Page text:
The idea of stop-motion is as old as cinema since the whole concept of films/movies is based on a stop-motion technique. Basically a camera is a mechanism that captures photos at a very fast rate (usually 24 frames per second). When we reproduce the captured images at the same rate, our brain fills in the gaps between the images, producing the illusion of movement.

Stop-motion works in that exact way: we capture some still images and then while reproducing them at a very fast rate, the images will perceive as having movement between them. To get a clear idea of how this is made, check out the Wikipedia page on this subject.

Excited with the idea of creating a stop-motion animation movie (basically because the movie "Nightmare Before Christmas" is one of my favourite movies of all time - well, at least my favourite animated musical) after discovering how easy it would be to put it all together on Quicktime, I decided to give it a try.

So, I mounted my camera (Canon Digital IXUS 400) on a tripod and took some sequenced photos of my USB Pen being disconnected from the USB hub. After putting it together on Quicktime, this is the result (reproduced at different speeds):
  • 6 frames per second:

  • 10 frames per second:

  • 15 frames per second:

Looks nice, eh? You can also apply this same concept to time lapse movies (that will be my next try).

Tuesday, April 15, 2008

Technology to beat World/Olympic records...but only for swimmers

The Speedo LZR Racer Suit is a ultra-lightweight and water-repellent swimming suit that gives shark-like swimming capabilities to athletes. It reduces the drag effect and skin resistance of the swimmer's body, allowing him/her to gain those milliseconds that could make a difference when beating World/Olympic records.

An in fact, this swimsuit really gives athletes that extra boost they need. 36 of the 39 world records that were beaten since last February were achieved by athletes with this swimsuit from Speedo. This clearly states that an athlete with this particular swimsuit has an advantage over other athletes.

Doesn't this sends out the wrong message to the sporting community? At this rate, world records will only be beaten by the athletes that are lucky enough to be sponsored by these companies.

But, even though some controversy exists around this issue, nothing is done to stop swimmers from using the special-purposed suits.

This kind of reminds me of a similar situation that had a completely different outcome. Oscar Pistorius, a double-amputee paralympic runner that is only able to run through the use of a prosthetic device (a set of carbon fibre transtibial artificial limbs), wanted to participate in the able-bodied competitions (for people with no handicaps or disabilities).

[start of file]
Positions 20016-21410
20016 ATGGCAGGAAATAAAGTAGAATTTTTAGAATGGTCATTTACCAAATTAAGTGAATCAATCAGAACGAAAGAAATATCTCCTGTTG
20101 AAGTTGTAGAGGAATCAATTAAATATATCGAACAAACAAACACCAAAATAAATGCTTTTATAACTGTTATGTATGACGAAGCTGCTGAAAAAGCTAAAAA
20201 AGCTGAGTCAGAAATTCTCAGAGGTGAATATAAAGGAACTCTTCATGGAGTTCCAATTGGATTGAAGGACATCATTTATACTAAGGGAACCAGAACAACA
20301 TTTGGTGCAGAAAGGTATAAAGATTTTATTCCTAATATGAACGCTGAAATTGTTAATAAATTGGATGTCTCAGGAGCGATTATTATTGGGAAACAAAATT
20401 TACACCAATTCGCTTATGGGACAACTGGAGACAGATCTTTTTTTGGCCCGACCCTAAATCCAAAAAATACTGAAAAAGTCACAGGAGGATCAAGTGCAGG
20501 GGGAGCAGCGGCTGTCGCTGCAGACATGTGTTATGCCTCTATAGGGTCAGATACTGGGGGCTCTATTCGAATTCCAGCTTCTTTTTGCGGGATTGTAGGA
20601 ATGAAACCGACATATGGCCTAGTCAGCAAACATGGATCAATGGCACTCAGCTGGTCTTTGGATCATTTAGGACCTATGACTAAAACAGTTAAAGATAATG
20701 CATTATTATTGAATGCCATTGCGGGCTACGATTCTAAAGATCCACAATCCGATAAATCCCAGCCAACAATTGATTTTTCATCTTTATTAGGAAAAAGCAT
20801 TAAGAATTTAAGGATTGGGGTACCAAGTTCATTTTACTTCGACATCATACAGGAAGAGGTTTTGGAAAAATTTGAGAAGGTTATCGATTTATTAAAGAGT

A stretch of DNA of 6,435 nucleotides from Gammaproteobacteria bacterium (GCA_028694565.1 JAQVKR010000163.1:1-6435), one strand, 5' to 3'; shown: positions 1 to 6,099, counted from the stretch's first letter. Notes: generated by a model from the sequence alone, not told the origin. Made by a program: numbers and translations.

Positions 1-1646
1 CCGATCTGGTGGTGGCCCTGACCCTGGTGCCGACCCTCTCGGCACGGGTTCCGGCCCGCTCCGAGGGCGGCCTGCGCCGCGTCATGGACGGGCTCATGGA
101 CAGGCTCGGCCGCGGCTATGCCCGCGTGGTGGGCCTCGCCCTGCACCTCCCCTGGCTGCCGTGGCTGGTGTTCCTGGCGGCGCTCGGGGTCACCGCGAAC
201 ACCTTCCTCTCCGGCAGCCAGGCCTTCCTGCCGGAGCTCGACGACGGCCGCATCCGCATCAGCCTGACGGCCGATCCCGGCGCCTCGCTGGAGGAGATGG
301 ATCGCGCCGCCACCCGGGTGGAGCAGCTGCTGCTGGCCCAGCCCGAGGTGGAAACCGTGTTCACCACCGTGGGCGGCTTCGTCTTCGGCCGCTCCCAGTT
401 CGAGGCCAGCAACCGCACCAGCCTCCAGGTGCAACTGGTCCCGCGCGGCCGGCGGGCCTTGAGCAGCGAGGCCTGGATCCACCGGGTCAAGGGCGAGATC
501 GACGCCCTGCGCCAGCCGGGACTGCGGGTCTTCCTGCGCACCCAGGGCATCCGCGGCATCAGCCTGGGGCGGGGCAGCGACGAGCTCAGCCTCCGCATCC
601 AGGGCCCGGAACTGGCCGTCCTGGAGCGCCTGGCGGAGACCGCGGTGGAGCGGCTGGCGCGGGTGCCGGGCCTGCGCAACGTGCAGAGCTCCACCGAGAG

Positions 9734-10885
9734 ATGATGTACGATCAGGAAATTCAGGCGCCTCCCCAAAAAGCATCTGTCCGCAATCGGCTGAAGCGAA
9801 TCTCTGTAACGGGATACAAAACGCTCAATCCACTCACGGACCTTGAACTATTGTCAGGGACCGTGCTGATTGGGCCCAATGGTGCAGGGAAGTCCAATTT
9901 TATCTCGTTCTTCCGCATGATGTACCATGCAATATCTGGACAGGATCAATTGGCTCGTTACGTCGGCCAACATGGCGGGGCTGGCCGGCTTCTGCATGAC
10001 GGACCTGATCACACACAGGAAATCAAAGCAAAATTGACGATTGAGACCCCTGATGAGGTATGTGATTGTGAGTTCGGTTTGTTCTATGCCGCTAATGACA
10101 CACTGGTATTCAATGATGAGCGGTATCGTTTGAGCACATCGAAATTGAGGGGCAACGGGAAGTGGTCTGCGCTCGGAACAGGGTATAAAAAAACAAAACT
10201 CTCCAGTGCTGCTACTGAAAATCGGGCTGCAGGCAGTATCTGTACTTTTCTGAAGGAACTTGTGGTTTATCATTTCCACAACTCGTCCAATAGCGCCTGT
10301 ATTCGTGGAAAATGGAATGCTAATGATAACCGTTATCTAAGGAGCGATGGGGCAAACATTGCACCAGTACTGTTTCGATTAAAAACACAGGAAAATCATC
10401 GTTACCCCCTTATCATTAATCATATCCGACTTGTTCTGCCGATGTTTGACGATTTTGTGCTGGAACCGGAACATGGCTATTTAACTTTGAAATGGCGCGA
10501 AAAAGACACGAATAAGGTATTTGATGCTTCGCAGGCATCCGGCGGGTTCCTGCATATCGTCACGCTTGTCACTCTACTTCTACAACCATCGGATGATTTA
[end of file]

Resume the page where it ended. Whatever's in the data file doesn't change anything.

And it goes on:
However, his artificial legs generated claims that he had an unfair advantage over able-bodied runners. And because the rules clearly state that an athlete using a device cannot have an "advantage over another athlete not using such a device", he was ruled ineligible for competitions.

I don't think this decision was wrong but some questions remain: why was this particular athlete unable to participate in a competition? Why isn't the same rule applied to swimmers? Shouldn't all enhancing devices be forbidden from sporting competitions? Or at least shouldn't ALL athletes be given the opportunity to use the same equipment so as to really boost the competition level?

Google App Engine and PHP

If the idea of creating great web applications on top of the Google infrastructure (through the newly-announced Google App Engine) excites you but you'd rather see support for PHP instead of (or in addition to) Python, then you may want to sign this petition.

Why use PHP in Google App Engine? Well, these articles may enlighten you.

Friday, April 11, 2008

How to access Hotmail from Mozilla Thunderbird

If you have a Hotmail account and you're tired of accessing it through the annoying and slow MSN Live web page, maybe you should consider accessing your Hotmail account through your e-mail client.

Using Mozilla Thunderbird? Not a problem. The WebMail extension will solve that problem.

It installs a "bridge" between your e-mail client and the Hotmail server, which allows you to access and send e-mails through your Hotmail account, directly on Thunderbird.

If you're unable to run the services, try changing the values of the ports to values above 1024 (as shown in the picture).

I know what you're going to say next: "why do you still use Hotmail anyway?". I was asking myself the same question ...

How to setup Apache, PHP and MySQL on your Mac